this is just a little curiosity of mine, but has anyone heard of some simple model like Laplace's law of succession, however for ordinal RVs instead of a binomial? Specifically, I'm thinking about this in the context of e.g. product reviews online: is there some nice simple rule of thumb for determining whether it's likely that e.g. product A with an average rating of 4.5 stars based on 10 reviews really is better than product B with 4.3 stars based on 100 reviews?

I know that Laplace's law of succession works because the Beta-Binomial model is especially nice and simple. In the ratings problem, we have two ordinal RVs with 5 levels each so that's a bit more complicated. If we had the number of ratings per each number of stars (e.g. 10 1-star reviews, 25 2-star, ...) we could simplify things by ignoring the rounding and doing a t-test (or a Bayesian equivalent of that), or even set up some more complicated but still Normal model which accounts for the rounding. But I'm trying to think in the most basic case, where all we have is the average rating $\bar x_i$ and the number of reviews $n_i$, is there anything we can do to give us some kind of rule of thumb (while perhaps making some strong assumptions)?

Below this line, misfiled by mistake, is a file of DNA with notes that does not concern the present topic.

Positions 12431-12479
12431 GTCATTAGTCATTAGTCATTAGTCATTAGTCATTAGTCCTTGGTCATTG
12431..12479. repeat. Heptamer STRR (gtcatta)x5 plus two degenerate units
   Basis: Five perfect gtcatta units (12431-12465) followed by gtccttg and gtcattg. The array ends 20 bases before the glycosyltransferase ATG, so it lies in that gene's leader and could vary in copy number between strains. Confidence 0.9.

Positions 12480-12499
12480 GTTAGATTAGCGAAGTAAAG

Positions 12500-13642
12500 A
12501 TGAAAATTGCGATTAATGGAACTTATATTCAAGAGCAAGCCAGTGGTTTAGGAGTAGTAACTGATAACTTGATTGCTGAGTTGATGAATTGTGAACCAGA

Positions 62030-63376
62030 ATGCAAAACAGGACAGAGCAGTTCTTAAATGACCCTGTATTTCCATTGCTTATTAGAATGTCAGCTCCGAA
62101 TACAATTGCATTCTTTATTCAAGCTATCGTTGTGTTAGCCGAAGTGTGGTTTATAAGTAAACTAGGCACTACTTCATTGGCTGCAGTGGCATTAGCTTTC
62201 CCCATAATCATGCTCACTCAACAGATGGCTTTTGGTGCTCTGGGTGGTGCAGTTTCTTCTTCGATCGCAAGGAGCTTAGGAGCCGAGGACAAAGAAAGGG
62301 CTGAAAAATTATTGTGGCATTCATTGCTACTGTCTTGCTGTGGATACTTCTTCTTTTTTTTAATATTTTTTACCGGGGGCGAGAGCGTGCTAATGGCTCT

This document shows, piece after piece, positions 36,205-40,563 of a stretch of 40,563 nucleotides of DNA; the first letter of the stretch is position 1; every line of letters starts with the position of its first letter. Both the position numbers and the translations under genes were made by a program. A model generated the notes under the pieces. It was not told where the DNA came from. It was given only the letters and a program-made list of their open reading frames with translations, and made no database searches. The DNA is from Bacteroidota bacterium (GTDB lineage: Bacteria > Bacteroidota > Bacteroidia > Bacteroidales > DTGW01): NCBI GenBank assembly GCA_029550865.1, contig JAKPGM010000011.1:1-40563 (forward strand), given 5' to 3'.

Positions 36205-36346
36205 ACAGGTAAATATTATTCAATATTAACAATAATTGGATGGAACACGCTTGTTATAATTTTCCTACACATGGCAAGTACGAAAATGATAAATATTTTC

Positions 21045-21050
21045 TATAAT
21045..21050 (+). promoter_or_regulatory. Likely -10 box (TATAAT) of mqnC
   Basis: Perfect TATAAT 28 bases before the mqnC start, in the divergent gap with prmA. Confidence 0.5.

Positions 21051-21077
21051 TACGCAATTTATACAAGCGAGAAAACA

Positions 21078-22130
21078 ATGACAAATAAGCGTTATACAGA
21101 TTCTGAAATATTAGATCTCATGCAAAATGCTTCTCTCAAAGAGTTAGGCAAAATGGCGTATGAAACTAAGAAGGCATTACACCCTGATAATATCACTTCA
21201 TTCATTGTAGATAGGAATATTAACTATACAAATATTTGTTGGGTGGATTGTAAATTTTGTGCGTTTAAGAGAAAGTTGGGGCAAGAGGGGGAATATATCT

• $\begingroup$ If you assume that all ratings are either 4 or 5 stars, and replace “really is better” with “has reviews which were sampled from a population with more frequent 5-star ratings”, then the problem is tractable. $\endgroup$
    – Matt F.
    Commented Jul 7, 2023 at 14:44
  • $\begingroup$ The mean and count are not sufficient to answer the question, because any (reasonable) answer must also depend on the distribution of the ratings. For instance, a mean of 4.5 with ten reviews could be nine fives and one zero or it could be five fives and five fours: surely those convey different information to the user, with the latter suggesting greater consistency than the former. Sure, you could make some "strong assumptions," but then what you get out of the exercise might be no more than what you put into it through those assumptions. $\endgroup$
    – whuber
    Commented Jul 7, 2023 at 16:04


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